January 4, 2023

Youth Development Team Focused on Initiatives for Kids of All Ages

READY FOR ACTION: The Princeton YMCA’s Youth Development and Outreach Team includes, in the back row, from left, ACE coaches RJ Becton and Alyssa Roman, and Preschool Assistant Teacher and Princeton Young Achievers (PYA) Site Director Michael Woods. In the front row, from left, are PYA counselor Lilian Chipix-Lopez, Associate Director of Youth Development and Outreach Claudia Orostizaga, and Director of Youth Development and Outreach Keshon Bennett.

By Anne Levin

Since merging with the Greater Somerset County YMCA and becoming a branch of that organization last March, the Princeton YMCA has been bolstering its programs that deal with children of limited resources. Key to this strengthening is Keshon Bennett, in charge of several youth initiatives involving children from preschool through high school.

The YMCA’s new director of youth development and outreach, Bennett oversees the growth of the universal pre-K sites in conjunction with the Princeton Public Schools; the Princeton Young Achievers (PYA) afterschool program, with three learning centers in partnership with Princeton Community Housing and Princeton Housing Authority; and the ACE mentoring program that focuses on middle and high school students.

“I have a nice, big calendar and a white board in my office, thank goodness,” he said this week. “But I have help. Slowly but surely, we are putting the team together.”

Bennett was leading the camp at the Somerset Hills YMCA in Basking Ridge when he learned of the opportunity in Princeton. “When they told me about the programs, I was immediately interested,” he said. “About six or seven years ago I had come here to coach basketball, and I really loved the community.”

Bennett, who turns 46 this month, grew up in Neptune. After working for Verizon for 16 years, he transitioned to education, teaching and coaching high school basketball. He coached in Plainfield before spending five years teaching at New York’s Success Academy. “I was attracted to the inner city,” he said. “I love coaching. But it goes way beyond that once you start to develop the relationships and mentor the students. It got me going in this direction and I haven’t turned back.”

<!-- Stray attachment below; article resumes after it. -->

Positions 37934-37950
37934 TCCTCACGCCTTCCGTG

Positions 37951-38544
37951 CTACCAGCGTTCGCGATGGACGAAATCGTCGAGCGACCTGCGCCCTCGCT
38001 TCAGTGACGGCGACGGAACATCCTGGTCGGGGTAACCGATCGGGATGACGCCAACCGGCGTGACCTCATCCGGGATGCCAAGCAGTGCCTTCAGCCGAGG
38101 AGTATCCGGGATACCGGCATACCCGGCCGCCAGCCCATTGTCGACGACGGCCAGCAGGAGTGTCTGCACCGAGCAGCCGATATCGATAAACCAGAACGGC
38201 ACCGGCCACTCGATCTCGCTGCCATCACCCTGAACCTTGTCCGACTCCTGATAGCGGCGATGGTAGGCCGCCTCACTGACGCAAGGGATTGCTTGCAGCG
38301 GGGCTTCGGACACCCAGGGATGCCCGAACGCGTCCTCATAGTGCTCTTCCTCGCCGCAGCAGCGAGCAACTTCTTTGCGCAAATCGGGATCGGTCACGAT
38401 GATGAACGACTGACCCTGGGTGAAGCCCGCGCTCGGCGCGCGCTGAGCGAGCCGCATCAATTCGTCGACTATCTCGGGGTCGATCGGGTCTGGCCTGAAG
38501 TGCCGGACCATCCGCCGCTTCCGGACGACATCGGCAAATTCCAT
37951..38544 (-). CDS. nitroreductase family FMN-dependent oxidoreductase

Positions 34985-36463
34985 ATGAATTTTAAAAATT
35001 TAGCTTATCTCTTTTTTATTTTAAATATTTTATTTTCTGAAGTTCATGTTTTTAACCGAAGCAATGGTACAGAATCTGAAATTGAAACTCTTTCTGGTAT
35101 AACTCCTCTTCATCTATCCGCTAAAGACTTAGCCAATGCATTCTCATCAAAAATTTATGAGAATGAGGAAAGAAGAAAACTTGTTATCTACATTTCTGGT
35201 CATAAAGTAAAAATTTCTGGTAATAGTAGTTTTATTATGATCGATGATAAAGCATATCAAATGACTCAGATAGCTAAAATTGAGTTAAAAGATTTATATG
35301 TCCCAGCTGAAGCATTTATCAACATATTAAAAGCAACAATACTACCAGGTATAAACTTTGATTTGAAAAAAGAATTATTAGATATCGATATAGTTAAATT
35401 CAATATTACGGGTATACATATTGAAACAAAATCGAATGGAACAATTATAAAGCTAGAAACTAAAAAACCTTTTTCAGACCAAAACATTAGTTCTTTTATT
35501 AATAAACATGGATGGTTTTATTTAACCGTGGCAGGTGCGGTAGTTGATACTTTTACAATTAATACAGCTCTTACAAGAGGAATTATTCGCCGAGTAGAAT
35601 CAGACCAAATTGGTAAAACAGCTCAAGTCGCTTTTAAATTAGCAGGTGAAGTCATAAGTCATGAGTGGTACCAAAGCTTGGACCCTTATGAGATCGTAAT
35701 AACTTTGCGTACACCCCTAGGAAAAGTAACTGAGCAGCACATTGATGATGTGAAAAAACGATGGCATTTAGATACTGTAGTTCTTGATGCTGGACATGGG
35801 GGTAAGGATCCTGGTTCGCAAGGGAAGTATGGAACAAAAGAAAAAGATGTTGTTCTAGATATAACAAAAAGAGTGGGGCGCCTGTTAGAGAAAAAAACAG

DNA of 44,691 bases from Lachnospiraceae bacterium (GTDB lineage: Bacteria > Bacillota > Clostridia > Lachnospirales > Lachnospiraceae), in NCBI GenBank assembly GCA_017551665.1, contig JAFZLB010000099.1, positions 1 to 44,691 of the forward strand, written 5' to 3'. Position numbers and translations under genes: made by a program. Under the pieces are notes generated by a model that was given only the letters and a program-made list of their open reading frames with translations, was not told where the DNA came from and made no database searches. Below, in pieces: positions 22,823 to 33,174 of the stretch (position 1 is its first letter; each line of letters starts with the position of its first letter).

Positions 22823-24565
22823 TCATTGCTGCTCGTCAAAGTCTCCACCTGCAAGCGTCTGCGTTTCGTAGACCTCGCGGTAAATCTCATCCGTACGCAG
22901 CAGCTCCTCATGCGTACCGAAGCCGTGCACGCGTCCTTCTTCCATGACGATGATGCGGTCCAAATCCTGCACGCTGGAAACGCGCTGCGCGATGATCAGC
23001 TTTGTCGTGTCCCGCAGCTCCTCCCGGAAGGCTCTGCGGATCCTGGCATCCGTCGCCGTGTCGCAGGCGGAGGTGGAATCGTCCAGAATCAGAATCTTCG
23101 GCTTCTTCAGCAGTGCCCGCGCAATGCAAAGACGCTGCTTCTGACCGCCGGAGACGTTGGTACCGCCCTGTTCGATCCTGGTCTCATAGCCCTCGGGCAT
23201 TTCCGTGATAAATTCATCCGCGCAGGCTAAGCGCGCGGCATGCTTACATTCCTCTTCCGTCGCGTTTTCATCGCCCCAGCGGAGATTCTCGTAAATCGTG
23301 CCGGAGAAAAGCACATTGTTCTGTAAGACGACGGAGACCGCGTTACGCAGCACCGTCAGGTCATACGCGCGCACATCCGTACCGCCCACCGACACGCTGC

Since joining the staff at Princeton YMCA, Bennett has focused on program structure and staff recruitment. “Everyone is eager to get into a routine, and our priority is to ensure that our activities are operating well and our youth get a solid start to the second semester,” he said in a press release.

Claudia Orostizaga is Bennett’s associate youth development director. “Claudia is a Princeton resident and Princeton
High School graduate,” he said. “She was instrumental to us during the pandemic, supporting our students with remote learning, and she is a great asset to us.”

The PYA site director is Michael Woods, who is also the assistant teacher at the preschool during the school day, and works at camp during the summer. “Mike is the ideal of a Y youth leader,” Bennett said.

The ACE program is back to weekly in-school meetings at the high school, and will soon expand to middle school. New coaches RJ Becton and Alyssa Roman will be leading programs including field trips and experiential learning. “Our focus is on opportunities for social-emotional learning, college and career readiness, character development, health and well-being, and community-building,” Bennett said in the release.

ACE, which originally addressed chronic absenteeism, is especially relevant to Bennett. “I was one of those students,” he said. “My mother passed away when I was 15. You have the opportunity to mentor young students, which was a natural fit for me.”
The father of two daughters — one in elementary school, the other in middle school — Bennett said he doesn’t have a favorite program. But he admits having a special affinity for the preschool kids. “I just love to see those smiling faces,” he said.

The overall aim is to give children access to the entire team, as they grow. “If you took all three of the youth development programs, the ultimate goal is to take our preschool students, and move them up, all the way through high school, and help them prepare for college or whatever vocation they pursue,” Bennett said. “Hopefully, we’ll have some of the high school students volunteer and come back to help.”

To volunteer or learn more, visit princetonymca.org.